Child Abuse

Child abuse often is repeated through generations of a family. Abusive parents grow up with childhood images of themselves as bad, worthless, and unlovable. They may have been labeled a “problem child,” had trouble making friends, been afraid to trust others, or been lonely. Looking for love at any price, they don’t know how to give it themselves or how to cope with the demands of their children.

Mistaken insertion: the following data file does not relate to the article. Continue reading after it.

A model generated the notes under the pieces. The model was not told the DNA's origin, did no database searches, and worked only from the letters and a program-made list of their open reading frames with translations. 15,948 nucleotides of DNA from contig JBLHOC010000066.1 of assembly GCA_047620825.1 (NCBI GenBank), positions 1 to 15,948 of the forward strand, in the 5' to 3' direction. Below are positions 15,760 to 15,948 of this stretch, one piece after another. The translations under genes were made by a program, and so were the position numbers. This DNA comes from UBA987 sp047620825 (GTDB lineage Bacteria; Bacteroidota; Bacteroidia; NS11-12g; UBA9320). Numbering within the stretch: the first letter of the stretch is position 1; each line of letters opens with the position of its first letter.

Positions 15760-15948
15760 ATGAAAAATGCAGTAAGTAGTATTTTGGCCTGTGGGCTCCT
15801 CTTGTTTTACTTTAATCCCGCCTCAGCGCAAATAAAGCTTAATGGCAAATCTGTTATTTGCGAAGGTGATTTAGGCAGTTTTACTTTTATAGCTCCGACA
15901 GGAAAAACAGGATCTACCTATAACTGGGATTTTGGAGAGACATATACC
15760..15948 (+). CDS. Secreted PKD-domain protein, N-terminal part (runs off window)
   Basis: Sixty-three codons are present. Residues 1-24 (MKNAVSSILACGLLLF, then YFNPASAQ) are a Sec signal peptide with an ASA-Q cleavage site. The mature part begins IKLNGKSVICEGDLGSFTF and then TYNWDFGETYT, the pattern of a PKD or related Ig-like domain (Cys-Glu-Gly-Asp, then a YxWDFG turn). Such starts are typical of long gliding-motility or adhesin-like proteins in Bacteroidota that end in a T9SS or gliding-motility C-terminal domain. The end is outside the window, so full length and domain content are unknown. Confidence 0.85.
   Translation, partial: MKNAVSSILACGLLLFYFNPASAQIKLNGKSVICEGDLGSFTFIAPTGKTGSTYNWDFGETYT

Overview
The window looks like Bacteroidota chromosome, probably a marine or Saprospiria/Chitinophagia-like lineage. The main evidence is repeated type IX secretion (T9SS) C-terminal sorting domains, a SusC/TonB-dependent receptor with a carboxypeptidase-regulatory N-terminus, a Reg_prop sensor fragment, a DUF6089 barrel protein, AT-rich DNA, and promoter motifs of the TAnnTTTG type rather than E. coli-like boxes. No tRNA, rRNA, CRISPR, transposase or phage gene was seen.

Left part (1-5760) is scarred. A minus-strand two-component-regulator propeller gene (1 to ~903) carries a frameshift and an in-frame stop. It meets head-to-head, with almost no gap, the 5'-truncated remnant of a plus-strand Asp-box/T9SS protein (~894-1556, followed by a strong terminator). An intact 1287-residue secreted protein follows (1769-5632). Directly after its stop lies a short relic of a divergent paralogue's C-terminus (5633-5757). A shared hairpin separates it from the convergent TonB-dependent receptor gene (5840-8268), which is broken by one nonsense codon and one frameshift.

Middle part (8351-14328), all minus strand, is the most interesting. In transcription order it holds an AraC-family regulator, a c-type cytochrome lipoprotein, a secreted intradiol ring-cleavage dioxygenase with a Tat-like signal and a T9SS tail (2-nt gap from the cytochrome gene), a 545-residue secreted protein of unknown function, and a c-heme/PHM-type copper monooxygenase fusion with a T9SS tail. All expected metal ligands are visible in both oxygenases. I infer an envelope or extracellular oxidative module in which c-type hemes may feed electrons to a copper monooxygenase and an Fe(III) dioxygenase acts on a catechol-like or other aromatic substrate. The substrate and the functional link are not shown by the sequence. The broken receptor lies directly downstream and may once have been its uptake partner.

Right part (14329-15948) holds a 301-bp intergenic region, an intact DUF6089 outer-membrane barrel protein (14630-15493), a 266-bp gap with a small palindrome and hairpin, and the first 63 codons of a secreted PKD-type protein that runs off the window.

The effect of abuse on children varies depending on the age of the child, the extent, frequency, and type of abuse, how the child interprets the behavior directed toward him or her, the person’s survival instincts, whether there is a significant other person who provides a positive model, and the reaction of the non-abusive parent. Some abused children exhibit no signs of pain. Others dislike their bodies, which are a reminder of the abuse. It’s common for abused children to distrust others and perhaps run away, to be timid and shy or bold and aggressive in new situations due to a fear and mistrust of others, to experience learning and speech difficulties, to be restless or hyperactive, to perform poorly in groups, to act out sexually or demonstrate knowledge of sex that is inappropriate for their age, or to resort to “caretaker behavior” in which the child is alert to the abuser’s needs and tries to please in order to ward off abuse.